Scrambling for crumbs

Controlling food prices is the wrong way to tackle hunger.

As food and energy prices soar worldwide, leaving the poor unable to afford life’s necessities, price controls seem effective and ethical.

However, they would be a grave error, harming the very people they are trying to help

Targeted subsidies for those struggling to make ends meet are the right course of action.

According to data from the Food and Agriculture Organization of the United Nations, in April 2022, global food prices were 60% higher than their level in 2020.

Among the complex causes is food production decreases brought about by climate change and supply chain problems resulting from Covid-19 and other logistical difficulties. 

The Ukraine conflict has exacerbated both. Energy prices are following a similar pattern.

The effect on the living standards close to the poverty line has been acute because food and energy are two of the largest elements of a household’s budget.

Many call for legally enforced price cntrols to check inflation and help families afford the goods they need to live.

This grassroots sentiment is echoed at the highest echelons of government.

With US Senator Elizabeth Warren attributing the consumer price inflation to greedy corporations extorting the impoverished masses.

Yet, such a move would not only fail to address the pressing needs of low-income families it would backfire by slowing the return to normality.

The International Monetary Fund subtly but firmly made this point when its managing director, Dr Kristalina Georgieva, called for targeted subsidies as the correct remedy.

Having earned her PhD in economics from the Karl Marx Higher Institute of Economics, she can hardly be accused of being a neo-liberal firebrand.

There are two general problems with capping food prices.

The first is based on a false diagnosis of the underlying problem. When prices rise, and people can’t afford the food they need.

They imagine that households would recover their ability to purchase the food they need by legally restoring the price to its prior level.

However, contrary to Senator Warren’s disinformation, the price rise was caused by a supply contraction, meaning a lower volume of food than before.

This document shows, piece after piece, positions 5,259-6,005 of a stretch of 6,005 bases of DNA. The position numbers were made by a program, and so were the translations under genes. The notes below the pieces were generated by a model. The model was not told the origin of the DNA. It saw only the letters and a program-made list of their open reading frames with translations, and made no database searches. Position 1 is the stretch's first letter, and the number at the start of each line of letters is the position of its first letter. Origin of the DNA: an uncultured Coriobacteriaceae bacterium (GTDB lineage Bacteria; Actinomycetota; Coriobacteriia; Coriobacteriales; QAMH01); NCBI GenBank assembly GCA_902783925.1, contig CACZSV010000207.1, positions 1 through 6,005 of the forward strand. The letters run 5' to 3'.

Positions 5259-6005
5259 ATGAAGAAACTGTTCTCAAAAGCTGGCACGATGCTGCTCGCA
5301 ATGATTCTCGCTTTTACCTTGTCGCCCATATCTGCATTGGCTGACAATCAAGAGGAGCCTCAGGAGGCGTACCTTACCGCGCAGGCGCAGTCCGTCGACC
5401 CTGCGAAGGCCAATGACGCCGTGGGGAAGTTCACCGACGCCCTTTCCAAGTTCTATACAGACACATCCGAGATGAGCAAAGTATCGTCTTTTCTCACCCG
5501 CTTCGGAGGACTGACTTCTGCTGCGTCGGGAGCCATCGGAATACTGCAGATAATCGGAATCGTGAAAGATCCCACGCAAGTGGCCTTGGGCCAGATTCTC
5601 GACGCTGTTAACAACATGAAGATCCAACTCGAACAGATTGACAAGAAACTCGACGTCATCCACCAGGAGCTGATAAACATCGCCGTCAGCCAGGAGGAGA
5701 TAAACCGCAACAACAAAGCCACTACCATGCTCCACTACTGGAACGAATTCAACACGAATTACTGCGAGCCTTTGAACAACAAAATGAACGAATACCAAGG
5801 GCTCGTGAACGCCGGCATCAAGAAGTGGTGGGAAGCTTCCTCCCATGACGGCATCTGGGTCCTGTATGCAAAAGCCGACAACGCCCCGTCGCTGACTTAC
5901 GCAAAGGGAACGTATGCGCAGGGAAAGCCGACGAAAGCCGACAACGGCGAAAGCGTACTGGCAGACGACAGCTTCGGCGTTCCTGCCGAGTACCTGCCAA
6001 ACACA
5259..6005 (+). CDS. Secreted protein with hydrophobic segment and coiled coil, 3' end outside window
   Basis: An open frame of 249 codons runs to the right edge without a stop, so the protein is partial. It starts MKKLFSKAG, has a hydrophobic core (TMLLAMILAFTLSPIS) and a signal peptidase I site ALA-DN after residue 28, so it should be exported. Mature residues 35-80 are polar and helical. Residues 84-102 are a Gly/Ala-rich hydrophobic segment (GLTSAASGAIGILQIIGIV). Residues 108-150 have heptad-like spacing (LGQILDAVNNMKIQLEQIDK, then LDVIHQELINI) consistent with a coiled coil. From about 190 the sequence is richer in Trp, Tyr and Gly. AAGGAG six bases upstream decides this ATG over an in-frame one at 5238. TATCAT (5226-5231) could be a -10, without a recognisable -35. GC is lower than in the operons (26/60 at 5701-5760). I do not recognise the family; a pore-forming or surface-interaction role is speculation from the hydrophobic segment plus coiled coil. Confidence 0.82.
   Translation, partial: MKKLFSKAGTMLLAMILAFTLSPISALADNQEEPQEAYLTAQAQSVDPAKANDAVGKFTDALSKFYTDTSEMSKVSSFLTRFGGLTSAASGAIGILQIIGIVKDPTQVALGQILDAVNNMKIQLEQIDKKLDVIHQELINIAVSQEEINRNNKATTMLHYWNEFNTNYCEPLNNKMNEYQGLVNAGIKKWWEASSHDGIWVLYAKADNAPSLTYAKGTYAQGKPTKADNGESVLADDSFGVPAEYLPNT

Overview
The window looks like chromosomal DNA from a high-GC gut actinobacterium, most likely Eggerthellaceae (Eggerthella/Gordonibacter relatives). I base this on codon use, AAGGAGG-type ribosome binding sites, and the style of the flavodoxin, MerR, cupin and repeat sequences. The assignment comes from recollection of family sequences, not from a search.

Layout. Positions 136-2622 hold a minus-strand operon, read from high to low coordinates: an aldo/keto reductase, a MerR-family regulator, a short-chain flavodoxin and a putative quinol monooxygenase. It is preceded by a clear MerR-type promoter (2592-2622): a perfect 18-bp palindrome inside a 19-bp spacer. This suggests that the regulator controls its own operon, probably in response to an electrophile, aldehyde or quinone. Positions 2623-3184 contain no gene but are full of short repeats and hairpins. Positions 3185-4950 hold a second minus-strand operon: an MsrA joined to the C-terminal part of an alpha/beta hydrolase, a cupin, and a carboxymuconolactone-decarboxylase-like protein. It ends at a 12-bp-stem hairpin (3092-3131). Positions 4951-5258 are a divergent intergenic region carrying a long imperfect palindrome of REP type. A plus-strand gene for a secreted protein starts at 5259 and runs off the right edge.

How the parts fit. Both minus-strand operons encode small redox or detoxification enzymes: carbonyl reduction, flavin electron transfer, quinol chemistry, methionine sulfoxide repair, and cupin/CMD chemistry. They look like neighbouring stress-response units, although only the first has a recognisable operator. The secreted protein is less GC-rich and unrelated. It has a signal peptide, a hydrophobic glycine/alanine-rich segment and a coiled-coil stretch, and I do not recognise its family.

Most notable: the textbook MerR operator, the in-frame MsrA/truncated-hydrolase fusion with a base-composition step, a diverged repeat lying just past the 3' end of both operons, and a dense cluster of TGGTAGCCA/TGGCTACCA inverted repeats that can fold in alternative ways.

Lowering the price won’t make the missing food suddenly re-materialize. Instead.

It will create an imbalance between the demand for and supply of food, which will be resolved by people lining up in stores to receive a ration or black markets that evade the price controls.

The second problem is that high prices are usually the quickest solution to the food production and transport problems driving the shortage.

They act as a sharp incentive for suppliers to resolve the issues disrupting the market by ensuring that there is a lot of money to be made for those who come up with a novel solution.

These arguments are not new or hypothetical; the world has extensive experience with price controls, and they are almost always an unmitigated disaster.

The most famous example is housing, where rent controls consistently result in protracted housing shortages and low-quality housing.

Moreover, the group most affected by these problems is the low-income households these policies are supposedly trying to help.

Fortunately, nobody is proposing every man for themselves or the economic version of a Hobbesian state of nature.

A far more effective alternative to price controls is to give either financial subsidies directly to those with limited means to afford the more expensive food, or give them food and energy vouchers.

Either solution avoids exacerbating the prevailing shortage and ensures a healthy incentive for suppliers to get their act together.

Both also spare the recipients the indignity of standing in long lines that the rich can evade through their more effective means or personal connections.

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